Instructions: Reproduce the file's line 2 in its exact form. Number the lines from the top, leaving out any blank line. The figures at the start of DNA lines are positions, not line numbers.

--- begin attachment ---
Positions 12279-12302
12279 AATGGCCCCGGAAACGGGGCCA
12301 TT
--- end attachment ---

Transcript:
12279 AATGGCCCCGGAAACGGGGCCA